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Biodiversity loss affects the natural resources. Jha and Bawa (2006) found out that the population growth has an effect on the rate of deforestation rate in biodiversity hotspots. When population growth was high and Human Development Index (HDI) was low there was a high rate of deforestation, but when HDI was high; rate of deforestation was low, despite high population growth. The correlation among variables was significant for the 1990s. Thompson’s Theory of Demographic Transition seeks to explain the rapid rise in population growth as a result of a transition between a pre-industrial to an industrialized economic system. Thus, there has been an exponential population growth over the last 200 years as a result of the advances made in the industrial, transportation, economic, medical, and agricultural revolutions. Moreover, there has been a simultaneous growth within the industrial sector. Developed countries, in general, have and use more of the Earth’s resources. Population growth in developed countries puts a greater pressure on global resources and the environment than growth in less developed nations. As a result, Newman (2008) argues that “humanity’s use of natural resources is now 20% higher than Earth’s biologically productive capacity” (p.411). Furthermore, intact forests also provide protection from floods, landslides, erosion and avalanches. Beyond this, forests are indispensible for regulating the water balance. Damage to the forest means that it cannot furnish these environmental services any more, the consequence of which is greater damage to residential buildings, production plants and infrastructural facilities if there is a nature catastrophe. Also, there is a restricted access of resources that people depend on. In the past, increases in the supply of resources were often achieved despite local limitations by shifting production and harvest to new, less exploited regions. Consequently, these options are rapidly diminishing, and developing substitutes for services can be expensive. The use of ecosystems for recreation, spiritual enrichment, and other cultural purposes is growing. However, the capacity of ecosystems to provide these services has declined significantly. The use of resources such as food, water, and wood has increased rapidly, and continues to grow, sometimes unsustainably. Rainforests once covered 14% of the Earth’s land surface; now they cover a mere 6% and experts estimate that the last remaining rainforests could be consumed in less than 40 years. Also, the price of natural resources is increasing because the demand is higher as a result of its reduction. The increase is a major challenge for developing countries without their own raw materials.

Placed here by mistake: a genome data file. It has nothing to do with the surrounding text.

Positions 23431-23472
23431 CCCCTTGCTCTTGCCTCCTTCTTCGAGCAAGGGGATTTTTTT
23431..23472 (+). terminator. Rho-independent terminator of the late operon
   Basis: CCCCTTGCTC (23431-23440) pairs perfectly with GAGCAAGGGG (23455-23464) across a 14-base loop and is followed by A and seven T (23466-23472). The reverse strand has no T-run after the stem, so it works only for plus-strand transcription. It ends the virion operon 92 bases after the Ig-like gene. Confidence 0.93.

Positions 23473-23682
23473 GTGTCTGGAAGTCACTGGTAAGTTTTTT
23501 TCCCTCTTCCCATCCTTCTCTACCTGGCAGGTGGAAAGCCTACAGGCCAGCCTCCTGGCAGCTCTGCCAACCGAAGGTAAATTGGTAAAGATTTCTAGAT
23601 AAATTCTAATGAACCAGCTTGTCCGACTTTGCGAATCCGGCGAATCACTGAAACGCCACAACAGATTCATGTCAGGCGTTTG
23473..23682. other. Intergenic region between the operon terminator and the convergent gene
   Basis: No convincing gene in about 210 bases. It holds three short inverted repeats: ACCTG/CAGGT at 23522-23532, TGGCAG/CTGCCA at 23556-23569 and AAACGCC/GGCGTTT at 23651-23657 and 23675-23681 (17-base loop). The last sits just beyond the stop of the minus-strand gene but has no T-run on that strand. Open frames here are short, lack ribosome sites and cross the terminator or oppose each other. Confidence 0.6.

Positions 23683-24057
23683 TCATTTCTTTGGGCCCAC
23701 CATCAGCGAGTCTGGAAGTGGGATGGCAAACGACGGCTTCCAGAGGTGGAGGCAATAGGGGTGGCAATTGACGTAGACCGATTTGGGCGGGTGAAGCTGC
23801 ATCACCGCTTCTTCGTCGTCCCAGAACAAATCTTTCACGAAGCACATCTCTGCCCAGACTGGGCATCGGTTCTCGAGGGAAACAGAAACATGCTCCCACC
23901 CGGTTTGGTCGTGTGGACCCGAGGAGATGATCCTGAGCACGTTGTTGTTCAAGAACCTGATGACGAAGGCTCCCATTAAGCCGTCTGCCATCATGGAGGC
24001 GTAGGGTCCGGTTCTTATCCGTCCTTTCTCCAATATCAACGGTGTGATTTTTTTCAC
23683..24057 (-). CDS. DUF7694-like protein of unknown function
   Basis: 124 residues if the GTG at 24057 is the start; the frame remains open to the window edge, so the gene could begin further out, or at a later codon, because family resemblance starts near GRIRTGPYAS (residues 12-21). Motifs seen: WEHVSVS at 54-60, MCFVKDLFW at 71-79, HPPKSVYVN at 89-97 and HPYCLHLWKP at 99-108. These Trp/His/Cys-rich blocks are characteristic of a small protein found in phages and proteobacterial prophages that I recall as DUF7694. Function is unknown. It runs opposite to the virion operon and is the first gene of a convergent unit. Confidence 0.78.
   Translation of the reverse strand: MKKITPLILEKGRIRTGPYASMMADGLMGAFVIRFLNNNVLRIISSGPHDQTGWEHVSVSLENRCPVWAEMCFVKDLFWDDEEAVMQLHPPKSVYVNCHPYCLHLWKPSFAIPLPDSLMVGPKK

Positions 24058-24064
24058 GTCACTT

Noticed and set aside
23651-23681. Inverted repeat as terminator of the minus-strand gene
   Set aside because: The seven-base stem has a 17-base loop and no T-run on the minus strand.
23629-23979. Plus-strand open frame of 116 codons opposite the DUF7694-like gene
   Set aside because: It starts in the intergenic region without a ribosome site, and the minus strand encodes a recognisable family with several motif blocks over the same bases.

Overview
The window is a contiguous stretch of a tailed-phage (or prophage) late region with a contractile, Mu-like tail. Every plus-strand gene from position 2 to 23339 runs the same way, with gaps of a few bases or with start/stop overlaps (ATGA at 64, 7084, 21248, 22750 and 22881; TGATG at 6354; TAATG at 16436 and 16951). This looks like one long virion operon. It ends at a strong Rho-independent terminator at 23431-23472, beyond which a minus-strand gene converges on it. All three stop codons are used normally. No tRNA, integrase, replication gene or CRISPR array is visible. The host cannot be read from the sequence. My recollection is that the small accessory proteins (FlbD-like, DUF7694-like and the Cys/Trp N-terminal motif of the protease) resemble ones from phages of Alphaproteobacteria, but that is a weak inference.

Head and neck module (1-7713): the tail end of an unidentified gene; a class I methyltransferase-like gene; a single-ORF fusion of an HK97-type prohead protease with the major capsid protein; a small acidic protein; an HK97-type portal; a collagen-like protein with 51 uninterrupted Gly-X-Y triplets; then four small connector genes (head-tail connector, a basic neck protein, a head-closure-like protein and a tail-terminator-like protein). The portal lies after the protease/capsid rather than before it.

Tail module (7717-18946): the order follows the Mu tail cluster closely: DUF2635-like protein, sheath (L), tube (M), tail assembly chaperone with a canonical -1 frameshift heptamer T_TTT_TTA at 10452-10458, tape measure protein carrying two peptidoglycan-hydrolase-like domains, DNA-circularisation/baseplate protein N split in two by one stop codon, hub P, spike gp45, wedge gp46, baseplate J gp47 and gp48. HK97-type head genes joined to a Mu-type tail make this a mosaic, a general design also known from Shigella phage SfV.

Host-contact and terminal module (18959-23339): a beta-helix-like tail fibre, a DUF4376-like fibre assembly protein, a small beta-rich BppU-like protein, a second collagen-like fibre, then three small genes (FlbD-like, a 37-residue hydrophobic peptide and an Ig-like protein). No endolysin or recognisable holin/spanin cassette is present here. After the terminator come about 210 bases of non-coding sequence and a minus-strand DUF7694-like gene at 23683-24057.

The decrease in biodiversity has an impact on the extinction of species. Hautemulle (2010) argues that the current situation is alarming: there are thirty-four “hot spots” of the globe, areas characterized by both their large number of species and an increased threat to biodiversity. Among them is the Mediterranean. The current extinction rate of species is 100 to 1 000 times faster than the natural rate. It evokes a sixth extinction crisis, which would not, unlike the first five, caused by a natural event like a volcanic or impact of large meteorites. Humans are responsible for the extremely high extinction rate. Many plant and animal populations are declining, both in terms of number of individuals, geographical spread, or both. Dirzo and Raven (2003) claim that “565 of the 1137 threatened species of mammals will go extinct within the next 50 years due to habitat loss and fragmentation” (p.162). Furthermore, Dirzo and Raven (2003) found out that habitat loss is the principal driver of extinction throughout the world. Consequently, the survival times of species in small areas of habitat should be considered in relation to their likely time of survival. One in four mammals, one in eight birds, one third of all amphibians and 70% of all plants assessed in the IUCN Red List 2007 are at risk. Moreover, more than 16,000 species are at risk of extinction.